Set 17 of fingers in combination with spaced ground plane 36 form what may be considered a first microstrip transmission line 38, and set 18 and the ground plane form a second microstrip transmission line 40. Signals may propagate through the coupler in even and odd modes of propagation. The even-mode of propagation corresponds to propagation when the transmission lines of the coupler are driven in-phase at one end of the coupler, and the two transmission lines behave like a single microstrip transmission line 42. The odd-mode of propagation corresponds to propagation when the transmission lines of the coupler are driven 180 degrees out of phase, and the transmission lines behave like a parallel-wire transmission line 44. The interdigitated fingers provide strong coupling.
In an uncompensated Lange coupler including only the interdigitated fingers, the even-mode propagation velocity of a signal through the coupler may be faster than the odd-mode propagation velocity. The directivity of the coupler may be high when the even-mode propagation velocity equals the odd-mode propagation velocity. The even-mode velocity may be decreased relative to the odd-mode velocity by increasing the capacitance per unit length and inductance per unit length of the microstrip line 42 relative to the parallel-wire transmission line 44. The impedance of microstrip line 42 may be maintained by maintaining the balance between capacitance and inductance. Conductive tabs 46 may be placed at one or more positions along a finger of the coupler, and may provide an increase in capacitance per unit length. When a tab 46 of one of transmission lines 38 and 40 extends along ground plane 36 and couples directly or indirectly to the ground plane more than to the other transmission line, the even-mode propagation velocity may be decreased relative to the odd-mode propagation velocity.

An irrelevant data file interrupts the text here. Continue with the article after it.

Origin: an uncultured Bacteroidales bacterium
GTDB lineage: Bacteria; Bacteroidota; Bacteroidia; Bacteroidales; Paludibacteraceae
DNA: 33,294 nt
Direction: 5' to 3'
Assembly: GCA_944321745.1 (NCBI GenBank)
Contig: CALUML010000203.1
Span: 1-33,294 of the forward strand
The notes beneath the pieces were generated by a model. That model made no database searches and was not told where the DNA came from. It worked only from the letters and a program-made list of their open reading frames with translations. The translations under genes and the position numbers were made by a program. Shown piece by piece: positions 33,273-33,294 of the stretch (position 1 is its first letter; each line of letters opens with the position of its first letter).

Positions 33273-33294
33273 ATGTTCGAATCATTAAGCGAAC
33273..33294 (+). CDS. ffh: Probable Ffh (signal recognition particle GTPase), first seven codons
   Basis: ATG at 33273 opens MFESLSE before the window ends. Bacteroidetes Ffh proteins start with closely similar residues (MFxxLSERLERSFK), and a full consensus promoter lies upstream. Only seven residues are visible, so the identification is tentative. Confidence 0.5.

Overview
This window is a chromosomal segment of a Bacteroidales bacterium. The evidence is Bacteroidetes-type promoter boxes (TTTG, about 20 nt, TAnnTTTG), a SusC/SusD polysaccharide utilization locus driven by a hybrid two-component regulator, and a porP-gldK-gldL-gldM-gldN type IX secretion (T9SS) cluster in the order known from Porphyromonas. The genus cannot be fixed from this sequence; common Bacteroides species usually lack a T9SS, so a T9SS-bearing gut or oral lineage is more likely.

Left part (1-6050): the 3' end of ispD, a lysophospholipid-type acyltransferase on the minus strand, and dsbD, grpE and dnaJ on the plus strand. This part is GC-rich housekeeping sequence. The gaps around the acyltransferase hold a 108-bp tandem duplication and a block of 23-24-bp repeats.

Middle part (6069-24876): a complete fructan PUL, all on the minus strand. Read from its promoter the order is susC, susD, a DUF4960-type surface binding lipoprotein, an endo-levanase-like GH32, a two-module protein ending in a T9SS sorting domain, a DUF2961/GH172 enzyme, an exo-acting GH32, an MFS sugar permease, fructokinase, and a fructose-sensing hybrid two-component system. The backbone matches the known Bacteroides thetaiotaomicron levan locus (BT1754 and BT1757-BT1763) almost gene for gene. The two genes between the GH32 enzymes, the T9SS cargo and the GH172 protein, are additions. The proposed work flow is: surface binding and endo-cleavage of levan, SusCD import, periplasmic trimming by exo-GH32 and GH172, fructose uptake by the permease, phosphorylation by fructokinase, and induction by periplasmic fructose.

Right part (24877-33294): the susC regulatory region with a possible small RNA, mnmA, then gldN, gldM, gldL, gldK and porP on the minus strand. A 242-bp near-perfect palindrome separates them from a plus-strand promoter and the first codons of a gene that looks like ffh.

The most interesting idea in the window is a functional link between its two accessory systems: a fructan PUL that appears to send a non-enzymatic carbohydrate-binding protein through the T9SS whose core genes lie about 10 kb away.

In the example shown in
Additionally or alternatively, tabs 46 may be positioned at other locations on coupler 10. For example, there may be a plurality of tabs distributed along fingers 21 and 23, as shown in dashed lines. Further, there may be one or more tabs 46 positioned at the ends of the fingers, such as a tab on each of ports 12, 13, 14 and 15, as is also shown in dashed lines. Tabs on different conductors may be spaced far enough apart so that they do not significantly couple to each other, but rather primarily couple to ground plane 36.
An interconnection 80 in the form of a conductive bridge 82 interconnects the distal ends of fingers 72 and 74, and an intermediate portion 73 a of finger 73. Bridge 82 extends over intermediate finger portions 77 a and 78 a, and is also referred to as an intermediate bridge. There are also interconnections 80 between the ends of fingers of set 68 adjacent to ports 63 and 64. Specifically, a first end bridge 84 interconnects finger ends 77 b and 78 b, and spans an end 73 b of finger 73. A second end bridge 86 interconnects finger ends 77 c and 78 c, and spans an end 73 c of finger 73.
As particularly shown in
In this second coupler example, fingers 72, 74, 77 and 78 have extensions 72 c, 74 b, 77 d and 78 d extending from respective outer sides 72 d, 74 c, 77 e and 78 e facing away from the other fingers. As mentioned, finger 73 is between fingers 77 and 78 and does not have any extensions. The extensions are capacitively coupled to ground and form respective capacitive tabs 100,101, 102 and 103. Tabs 100 and 102 are on the same side of the coupler and separated by a distance D7. Tabs 101 and 103, on the other side of the coupler, are also separated by distance D7. Further, tabs 102 and 103 are each separated from bridge 82 by a distance D8. Tabs 100 and 101 are separated from bridge 82 by a distance D9. Distance D7 is equal to the sum of distances D8 and D9. The sizes of the tabs and the fingers were determined using an electromagnetic simulator and optimizing the operating characteristics of the coupler.